There are about six stages for the sprinters is this year’s Vuelta a España. Still, we don’t have any super sprinters starting the race. Tyler Farrar will have a unique opportunity to regain status as a “top sprinter” without the competition of Cavendish, Kittel, Greipel, Sagan etc. etc. Farrar’s rivals will be Edvald Boasson Hagen, Gianni Meersman, Theo Bos, Leigh Howard and the youngsters Barry Markus, Michael Matthews and Adrien Petit. Personally, I expect a lot from Barry Markus. He has recently signed a deal with Team Belkin for 2014 saying he wants to learn from Theo Bos. However, in my opinion, he will already show that he is a level above Bos in this Vuelta.

In the beginning, I wrote I saw at least 25 riders with a chance of making Top10 in this race. I’ll leave you with the list of those riders. The order is irrelevant.

Nibali Majka
Valverde Arroyo
Purito Mollema
Basso Cataldo
Henao Capecchi
Sanchez Intxausti
Betancur Moreno x2
Horner Zubeldia
Pozzovivo Marczynski
Roche Ten Dam
Scarponi Uran
Pinot Dan Martin
Landa De Clercq
De Gendt

I will be publishing daily Stage Previews during the race. Each preview will be online the evening before the stage starts. For live coverage of Vuelta a España 2013 go to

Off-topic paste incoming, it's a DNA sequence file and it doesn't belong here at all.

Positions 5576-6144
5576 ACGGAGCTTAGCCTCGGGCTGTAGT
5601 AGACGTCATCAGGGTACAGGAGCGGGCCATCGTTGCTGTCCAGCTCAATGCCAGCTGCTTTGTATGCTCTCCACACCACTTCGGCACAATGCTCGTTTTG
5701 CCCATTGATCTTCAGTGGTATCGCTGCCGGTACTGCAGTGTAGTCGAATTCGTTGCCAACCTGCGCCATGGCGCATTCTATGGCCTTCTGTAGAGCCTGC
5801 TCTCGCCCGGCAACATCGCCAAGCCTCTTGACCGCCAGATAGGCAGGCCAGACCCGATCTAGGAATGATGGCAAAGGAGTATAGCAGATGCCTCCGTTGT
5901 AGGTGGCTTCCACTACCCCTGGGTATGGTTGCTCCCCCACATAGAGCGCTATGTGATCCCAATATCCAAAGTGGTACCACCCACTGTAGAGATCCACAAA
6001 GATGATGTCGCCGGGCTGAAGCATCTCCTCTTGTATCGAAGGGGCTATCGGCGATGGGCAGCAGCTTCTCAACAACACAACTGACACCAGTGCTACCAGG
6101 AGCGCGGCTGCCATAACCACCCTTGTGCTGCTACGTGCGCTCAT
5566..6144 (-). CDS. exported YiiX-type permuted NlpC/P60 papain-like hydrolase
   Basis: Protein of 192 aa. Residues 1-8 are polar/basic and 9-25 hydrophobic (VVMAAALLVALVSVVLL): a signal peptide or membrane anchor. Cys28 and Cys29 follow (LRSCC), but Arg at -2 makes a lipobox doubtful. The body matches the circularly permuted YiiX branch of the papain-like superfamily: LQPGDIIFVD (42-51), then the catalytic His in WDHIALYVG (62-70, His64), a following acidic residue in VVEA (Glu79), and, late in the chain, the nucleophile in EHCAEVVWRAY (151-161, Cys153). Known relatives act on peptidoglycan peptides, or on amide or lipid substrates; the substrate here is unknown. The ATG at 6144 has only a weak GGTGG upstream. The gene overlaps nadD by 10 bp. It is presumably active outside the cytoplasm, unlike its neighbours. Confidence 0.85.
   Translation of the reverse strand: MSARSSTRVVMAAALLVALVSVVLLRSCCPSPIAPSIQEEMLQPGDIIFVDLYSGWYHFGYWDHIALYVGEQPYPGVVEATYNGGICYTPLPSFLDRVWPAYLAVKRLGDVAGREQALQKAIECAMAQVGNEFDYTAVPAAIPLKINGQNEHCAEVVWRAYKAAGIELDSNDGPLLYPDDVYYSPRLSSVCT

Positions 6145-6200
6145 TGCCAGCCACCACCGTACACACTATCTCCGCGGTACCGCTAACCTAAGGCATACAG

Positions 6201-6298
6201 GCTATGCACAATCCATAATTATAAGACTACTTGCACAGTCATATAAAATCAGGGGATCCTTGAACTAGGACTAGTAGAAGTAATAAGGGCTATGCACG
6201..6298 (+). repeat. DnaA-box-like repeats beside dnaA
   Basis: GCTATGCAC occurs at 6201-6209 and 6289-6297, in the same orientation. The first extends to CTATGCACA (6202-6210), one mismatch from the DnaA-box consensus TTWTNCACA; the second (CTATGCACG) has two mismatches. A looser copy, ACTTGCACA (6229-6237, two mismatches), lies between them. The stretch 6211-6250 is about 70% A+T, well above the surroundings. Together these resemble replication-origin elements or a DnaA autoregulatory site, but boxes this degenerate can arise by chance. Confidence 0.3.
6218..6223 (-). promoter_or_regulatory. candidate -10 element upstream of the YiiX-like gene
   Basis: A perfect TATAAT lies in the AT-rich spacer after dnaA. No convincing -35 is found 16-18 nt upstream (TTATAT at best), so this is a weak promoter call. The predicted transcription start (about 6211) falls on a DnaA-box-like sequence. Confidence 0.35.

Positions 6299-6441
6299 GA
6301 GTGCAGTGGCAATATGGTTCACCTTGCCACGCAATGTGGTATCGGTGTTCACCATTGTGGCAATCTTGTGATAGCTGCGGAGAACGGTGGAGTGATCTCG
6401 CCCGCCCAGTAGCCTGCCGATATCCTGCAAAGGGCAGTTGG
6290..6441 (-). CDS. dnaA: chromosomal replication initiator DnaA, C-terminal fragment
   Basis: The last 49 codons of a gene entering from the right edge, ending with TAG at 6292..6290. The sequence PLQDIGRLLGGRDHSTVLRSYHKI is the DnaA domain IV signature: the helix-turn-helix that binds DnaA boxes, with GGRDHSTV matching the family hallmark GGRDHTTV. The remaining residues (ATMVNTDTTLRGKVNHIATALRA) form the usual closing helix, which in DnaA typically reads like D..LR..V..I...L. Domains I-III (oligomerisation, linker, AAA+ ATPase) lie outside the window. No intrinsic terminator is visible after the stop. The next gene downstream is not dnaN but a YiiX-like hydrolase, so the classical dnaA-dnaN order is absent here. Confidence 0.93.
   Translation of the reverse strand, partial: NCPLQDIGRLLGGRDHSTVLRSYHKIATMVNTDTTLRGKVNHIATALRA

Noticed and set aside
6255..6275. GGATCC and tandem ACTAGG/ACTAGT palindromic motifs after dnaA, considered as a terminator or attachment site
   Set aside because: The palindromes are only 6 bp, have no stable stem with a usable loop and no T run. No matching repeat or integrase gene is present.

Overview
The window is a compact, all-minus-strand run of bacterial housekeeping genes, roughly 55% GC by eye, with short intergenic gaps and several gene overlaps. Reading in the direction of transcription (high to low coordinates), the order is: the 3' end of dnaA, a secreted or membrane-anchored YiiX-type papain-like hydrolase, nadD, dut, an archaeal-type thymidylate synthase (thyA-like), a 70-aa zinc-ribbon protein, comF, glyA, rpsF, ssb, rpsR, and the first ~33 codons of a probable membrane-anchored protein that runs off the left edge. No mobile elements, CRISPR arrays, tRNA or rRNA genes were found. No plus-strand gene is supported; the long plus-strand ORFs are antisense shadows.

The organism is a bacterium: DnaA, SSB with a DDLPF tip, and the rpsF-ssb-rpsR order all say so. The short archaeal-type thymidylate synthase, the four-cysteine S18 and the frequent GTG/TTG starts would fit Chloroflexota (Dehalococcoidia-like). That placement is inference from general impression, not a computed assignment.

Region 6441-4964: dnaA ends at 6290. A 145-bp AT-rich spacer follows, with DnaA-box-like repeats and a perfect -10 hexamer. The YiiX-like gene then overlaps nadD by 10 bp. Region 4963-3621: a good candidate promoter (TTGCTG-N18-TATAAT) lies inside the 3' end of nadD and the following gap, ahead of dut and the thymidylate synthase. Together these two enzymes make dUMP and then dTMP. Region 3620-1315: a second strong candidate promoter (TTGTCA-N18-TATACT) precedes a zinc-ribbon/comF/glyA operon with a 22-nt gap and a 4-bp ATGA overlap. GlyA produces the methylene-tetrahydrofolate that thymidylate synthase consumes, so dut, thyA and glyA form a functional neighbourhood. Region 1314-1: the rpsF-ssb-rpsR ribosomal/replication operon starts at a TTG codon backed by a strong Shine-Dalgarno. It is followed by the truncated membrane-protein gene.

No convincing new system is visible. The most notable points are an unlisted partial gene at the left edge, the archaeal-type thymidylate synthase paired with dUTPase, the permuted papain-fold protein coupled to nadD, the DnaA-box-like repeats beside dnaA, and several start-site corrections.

Thursday, August 8, 2013

Get ready for La Vuelta

Vuelta a España 2013 kicks off in about two weeks and it’s time to start getting ready for the third and last Grand Tours this year.

The riders have been fine-tuning their shape the last couple of weeks and if you want to see who’s already doing great, be sure to follow Vuelta a Burgos and Eneco Tour this and next week. There are free online live streams for all the stages in Vuelta a Burgos while Eurosport is broadcasting Eneco Tour starting on Monday (12th of August).

If you want to try out this Vuelta España for yourself, why not pick one of the 22 teams and give it a go in the new Pro Cycling Manager game? Click on the banner below to download the game and see if you have what it takes to win the Red Jersey in Madrid.

I will publish my Overall Preview of La Vuelta in a week or so and of course, there will be daily stage previews throughout the race. Stay tuned for more!